Photos courtesy Council of the District of Columbia
From an email:
“Century-Old Photo Negatives Discovered, Depicting Taft Inauguration, Newly-Constructed Wilson Building, and Historic Blizzard
Through its ongoing effort to highlight elements of the history of the District government and its headquarters, the Council has discovered a cache of 108-year-old photo negatives featuring unique local subject matter.
Specifically, the 31 images constitute a historic triple-play in terms of their content, in that they depict:
· The Inaugural Parade of William Howard Taft as the 27th President on March 4, 1909
· The District (now Wilson) Building just months after its dedication
· A historic blizzard so bad that the Presidential Oath was extraordinarily moved indoors
Photos drawn from these negatives, perhaps the first to see the light of day in a century, are on display in the Ground Floor Atrium of the Wilson Building. For full details on the exhibit, please see below.
Why the Photos are Historic
The photo negatives were discovered on eBay, and came from the collection of Ambrose Swasey, an engineer who specialized in the development of astronomical instruments. It is unknown if he was also the photographer. Swasey, like Taft, was from Ohio.
William Howard Taft: Friend of the District of Columbia
William Howard Taft was the chosen successor of his predecessor, President Teddy Roosevelt. His Inauguration occurred not in January but in March, as was the case for all Presidents prior to passage of the Twentieth Amendment to the Constitution in 1933.
Besides the historic snow and cold (see details below), the Taft Inauguration was memorable for another reason. For the first time in American history, First Lady Helen Herron Taft accompanied the President on his ride from Capitol to White House after taking the Presidential Oath. Though it is not definitive, one of the rediscovered images appears to show President and Mrs. Taft on this return trip.
Taft was a noted friend of the District of Columbia, most notably as a vocal advocate for the return of Alexandria County to the District. Taft felt that retrocession (the 1846 return to Virginia of the land it has offered up for the District’s creation) was unconstitutional.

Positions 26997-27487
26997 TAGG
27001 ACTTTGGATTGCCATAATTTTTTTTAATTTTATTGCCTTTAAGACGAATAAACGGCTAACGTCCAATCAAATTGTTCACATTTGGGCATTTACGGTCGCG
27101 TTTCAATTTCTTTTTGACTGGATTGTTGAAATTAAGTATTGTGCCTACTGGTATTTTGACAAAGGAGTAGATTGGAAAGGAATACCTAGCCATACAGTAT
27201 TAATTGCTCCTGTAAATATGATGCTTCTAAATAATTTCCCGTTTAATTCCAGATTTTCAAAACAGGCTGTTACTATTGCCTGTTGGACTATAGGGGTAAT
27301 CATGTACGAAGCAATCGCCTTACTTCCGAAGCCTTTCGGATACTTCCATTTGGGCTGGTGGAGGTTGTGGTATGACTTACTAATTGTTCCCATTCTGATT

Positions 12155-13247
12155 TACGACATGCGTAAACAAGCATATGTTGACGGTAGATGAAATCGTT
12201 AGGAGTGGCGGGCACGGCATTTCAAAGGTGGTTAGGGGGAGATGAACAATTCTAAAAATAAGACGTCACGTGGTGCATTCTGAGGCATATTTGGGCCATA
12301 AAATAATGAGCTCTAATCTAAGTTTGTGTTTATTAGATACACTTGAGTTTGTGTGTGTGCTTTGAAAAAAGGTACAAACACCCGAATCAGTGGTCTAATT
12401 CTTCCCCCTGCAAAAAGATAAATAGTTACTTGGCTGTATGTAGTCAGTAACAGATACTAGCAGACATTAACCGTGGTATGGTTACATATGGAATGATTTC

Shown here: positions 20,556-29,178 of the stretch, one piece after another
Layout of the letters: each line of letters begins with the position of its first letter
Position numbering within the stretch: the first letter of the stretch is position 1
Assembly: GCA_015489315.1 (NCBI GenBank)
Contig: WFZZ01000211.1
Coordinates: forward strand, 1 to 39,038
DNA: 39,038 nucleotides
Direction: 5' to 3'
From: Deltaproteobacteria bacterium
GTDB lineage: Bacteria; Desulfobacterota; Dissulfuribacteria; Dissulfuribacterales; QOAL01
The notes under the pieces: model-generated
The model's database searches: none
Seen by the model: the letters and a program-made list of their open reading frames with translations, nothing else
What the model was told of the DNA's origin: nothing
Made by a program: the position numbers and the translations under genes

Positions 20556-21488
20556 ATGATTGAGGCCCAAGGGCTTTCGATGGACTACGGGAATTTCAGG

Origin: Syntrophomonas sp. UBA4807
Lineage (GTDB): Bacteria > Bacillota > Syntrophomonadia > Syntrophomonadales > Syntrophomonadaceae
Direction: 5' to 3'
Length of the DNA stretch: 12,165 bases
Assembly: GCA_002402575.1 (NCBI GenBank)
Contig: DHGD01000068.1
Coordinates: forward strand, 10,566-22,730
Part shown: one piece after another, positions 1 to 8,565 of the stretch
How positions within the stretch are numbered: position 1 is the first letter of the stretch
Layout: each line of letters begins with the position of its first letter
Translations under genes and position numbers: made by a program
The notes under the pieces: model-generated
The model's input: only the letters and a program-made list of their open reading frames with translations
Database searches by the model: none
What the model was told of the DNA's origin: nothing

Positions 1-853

Taft lost his bid for a second term to his then-rival, Roosevelt, and his successor, President Woodrow Wilson. Taft later served as Chief Justice of the Supreme Court from 1921 to 1930.
District (now Wilson) Building: Itself Newly Inaugurated
The District Building has been home to the District government for over a century. Construction of the building began in 1904, and culminated in a high-profile July 4, 1908 dedication and grand opening. Eight months to the day after the District Building’s dedication, the building enjoyed its first-ever front-row seat at a Presidential Inauguration.
Historical photos of Pennsylvania Avenue, including Inaugural images, rarely feature the District Building, due to how it was set back from the Avenue’s original trajectory. Until the 1980 redirection of Pennsylvania Avenue and the creation of Freedom Plaza, the District Building was set back behind a plaza. Virtually all historical vistas of Pennsylvania Avenue are taken from the Treasury Building, looking towards the Capitol, and therefore entirely exclude the District Building. This makes these rediscovered early photos of the District Building all the more rare.
Blizzard of 1909
“Under the worst weather conditions that have prevailed on an inauguration day in the memory of the oldest Washingtonians” (according to the Washington Star newspaper), President Taft was inaugurated. The ceremony was moved from the East Portico of the US Capitol to the Senate Chamber. While only ten inches of snow fell, it was a heavy snow blown into drifts by the strong winds.
“This is a calamity,” said Senator Henry Cabot Lodge as he looked out from the Capitol on the snowed-in seats and stands.
Although the swearing-in ceremony was moved indoors, the Inaugural Parade proceeded as planned. District employees worked through the night to clear Pennsylvania Avenue of snow, and to spread sand on the road. According to the Joint Congressional Committee on Inaugural Ceremonies, “It took 6,000 men and 500 wagons to clear 58,000 tons of snow and slush from the parade route.”
Event and Exhibit Details
The photos are on display in the Ground Floor Atrium of the John A. Wilson Building, located at 1350 Pennsylvania Avenue, NW. Best accessed from the D Street (rear) entrance, the Atrium is located just beyond the security desk. The exhibit is open during weekday business hours. Please note that on January 19, due to federal security restrictions for the Inauguration, access to the Wilson Building will be difficult. On January 20, Inauguration Day, the Wilson Building will only be open to pre-cleared individuals.”